Pot life

Children’s TV show Bill and Ben the Flowerpot Men is back, but the new, stop-motion animated characters are even more rebellious, says Nick Smurthwaite

The idea of reviving the 1950s children’s TV show Bill and Ben the Flowerpot Men made as much sense as bringing back Dixon of Dock Green. There is usually a good reason why TV shows are killed off. Those of us willing to own up to remembering the original have a faint recollection of a couple of rather awkward string puppets made out of flowerpots, jiggling around while saying “Flobbalobalob”, or words to that effect. My mum tells me I loved it. Undeterred by 50 years of progress, the BBC approached market leaders Cosgrove Hall (Dangermouse, Oakey Doke, Brambly Hedge), a couple of years ago to reinvent the terracotta terrors for the 21st century.

The result is more colourful, spirited, fluid and story-led than the black-and-white originals. This would not be difficult. Back then, TV was in its infancy and kids were mesmerised by the very idea of moving pictures in a little box, never mind the content or quality. Fifty years on, the pre-school entertainment market is so buoyant that your average three-year-old is more familiar with the characters in Rugrats than he is with his own family.

In its day, Bill and Ben probably seemed radical. Those early BBC kids’ shows were so anodyne they made Teletubbies look like a snuff movie. But at least Bill and Ben had something resembling a subversive streak. They gave it a bit of wellie and got told off every week by the motherly Weed.

The new-look show clearly intends to develop that anarchic spirit. In episode one, which went out last week, the credits had hardly finished rolling before our likely lads mugged Scamper the Squirrel for a nut. Can we expect future storylines in which they hurl Hedgehog into oncoming traffic and Sellotape up Magpie’s beak?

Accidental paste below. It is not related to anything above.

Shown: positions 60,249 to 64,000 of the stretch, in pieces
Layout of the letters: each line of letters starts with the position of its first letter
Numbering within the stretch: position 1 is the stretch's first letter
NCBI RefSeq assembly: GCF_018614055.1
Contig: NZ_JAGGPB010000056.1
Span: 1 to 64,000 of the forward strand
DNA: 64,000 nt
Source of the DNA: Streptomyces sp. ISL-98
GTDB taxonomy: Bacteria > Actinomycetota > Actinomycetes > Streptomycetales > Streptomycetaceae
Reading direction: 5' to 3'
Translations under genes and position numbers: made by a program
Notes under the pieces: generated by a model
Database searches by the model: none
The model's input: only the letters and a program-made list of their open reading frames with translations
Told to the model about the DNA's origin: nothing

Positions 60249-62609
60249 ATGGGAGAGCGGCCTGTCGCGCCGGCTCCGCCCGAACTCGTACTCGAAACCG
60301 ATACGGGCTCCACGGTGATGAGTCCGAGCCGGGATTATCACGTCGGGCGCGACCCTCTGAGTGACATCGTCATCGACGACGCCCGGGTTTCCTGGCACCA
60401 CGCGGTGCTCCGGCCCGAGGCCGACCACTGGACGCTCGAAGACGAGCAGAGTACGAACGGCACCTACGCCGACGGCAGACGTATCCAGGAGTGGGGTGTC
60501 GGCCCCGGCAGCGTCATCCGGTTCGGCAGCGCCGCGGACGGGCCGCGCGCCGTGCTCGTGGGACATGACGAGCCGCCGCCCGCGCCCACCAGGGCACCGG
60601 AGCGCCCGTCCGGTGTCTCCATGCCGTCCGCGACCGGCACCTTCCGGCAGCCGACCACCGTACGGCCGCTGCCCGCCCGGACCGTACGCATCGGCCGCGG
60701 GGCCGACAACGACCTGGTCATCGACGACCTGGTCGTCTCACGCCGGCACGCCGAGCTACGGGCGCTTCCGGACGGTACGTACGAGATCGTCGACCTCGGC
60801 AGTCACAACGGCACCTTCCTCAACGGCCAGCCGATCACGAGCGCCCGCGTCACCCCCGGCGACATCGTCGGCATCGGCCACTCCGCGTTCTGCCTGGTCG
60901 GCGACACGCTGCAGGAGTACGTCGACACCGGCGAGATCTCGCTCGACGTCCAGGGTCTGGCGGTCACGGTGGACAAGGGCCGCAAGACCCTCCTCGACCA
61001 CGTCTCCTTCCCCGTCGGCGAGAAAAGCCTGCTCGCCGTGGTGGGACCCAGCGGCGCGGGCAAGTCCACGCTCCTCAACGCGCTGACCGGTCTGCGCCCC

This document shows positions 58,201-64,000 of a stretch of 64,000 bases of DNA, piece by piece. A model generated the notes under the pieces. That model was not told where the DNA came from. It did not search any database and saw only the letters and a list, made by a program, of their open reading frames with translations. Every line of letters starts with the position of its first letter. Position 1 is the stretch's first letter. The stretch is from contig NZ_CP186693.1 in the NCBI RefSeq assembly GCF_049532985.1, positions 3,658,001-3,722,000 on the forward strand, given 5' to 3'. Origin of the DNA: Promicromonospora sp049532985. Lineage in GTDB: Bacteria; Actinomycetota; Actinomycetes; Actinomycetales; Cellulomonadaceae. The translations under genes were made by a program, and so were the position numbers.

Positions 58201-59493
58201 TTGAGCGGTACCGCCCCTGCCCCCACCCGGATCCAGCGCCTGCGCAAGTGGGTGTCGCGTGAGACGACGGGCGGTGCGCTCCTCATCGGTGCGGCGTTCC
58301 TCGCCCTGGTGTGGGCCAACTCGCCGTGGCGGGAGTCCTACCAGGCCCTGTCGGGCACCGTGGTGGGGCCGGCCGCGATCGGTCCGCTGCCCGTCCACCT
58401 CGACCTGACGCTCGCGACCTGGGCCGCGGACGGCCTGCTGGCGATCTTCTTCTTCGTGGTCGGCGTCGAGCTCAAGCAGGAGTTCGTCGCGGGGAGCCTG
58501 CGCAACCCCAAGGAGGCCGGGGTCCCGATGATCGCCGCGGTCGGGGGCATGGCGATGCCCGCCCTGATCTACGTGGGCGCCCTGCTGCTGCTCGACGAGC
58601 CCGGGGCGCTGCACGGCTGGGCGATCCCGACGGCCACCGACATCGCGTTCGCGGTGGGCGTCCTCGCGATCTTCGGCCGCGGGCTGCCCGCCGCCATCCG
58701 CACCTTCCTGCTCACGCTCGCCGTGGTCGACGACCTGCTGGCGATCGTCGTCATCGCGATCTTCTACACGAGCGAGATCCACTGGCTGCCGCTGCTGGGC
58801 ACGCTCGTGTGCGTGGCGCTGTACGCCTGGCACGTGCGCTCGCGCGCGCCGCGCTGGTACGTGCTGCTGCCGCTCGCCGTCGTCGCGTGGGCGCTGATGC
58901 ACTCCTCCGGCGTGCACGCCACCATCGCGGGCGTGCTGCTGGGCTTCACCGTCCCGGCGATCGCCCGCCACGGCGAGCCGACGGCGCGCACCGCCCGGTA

What immediately strikes anyone ancient enough to remember the originals is the upgraded production values. Instead of ungainly string puppets which wobbled all over the place, we now have slick, stop-motion models made out of metal and glass fibre with a latex skin, so that each time they’re moved into a new position, the skin moves too, giving an impression of realism. Each episode has about ten different settings, and as many separate characters – compared to the original one setting and three characters – plus a live tortoise.

Cosgrove Hall’s Bridget Appleby, who was also responsible for Oakey Doke and a terrific makeover job on Noddy, doubts whether the old Bill and Ben would pass muster with today’s more discerning audience. “It was simple and repetitive, much like Teletubbies, but without the visual distinction. I liked their anarchic quality compared to the other children’s shows, which were all rather worthy. But it was the novelty of it that held your attention because there was so little competition.”

Appleby’s experience of rural subjects for the pre-school market – Wind in the Willows, Brambly Hedge, Oakey Doke – has enabled her to bring the world of Bill and Ben to life, creating a garish garden setting worthy of Alan Titchmarsh and co. One of Appleby’s more inspired additions is a garden shed, all dark shadows and age-old clutter, where the dynamic duo will be getting up to all manner of mischief. I have yet to watch it with my three-year-old but I suspect he will compare it with Toy Story 2 and find it wanting. The 21st century pre-school punter is a hard nut to crack.

Bill and Ben the Flowerpot Men is on BBC1 on Thursdays at 3.45 pm

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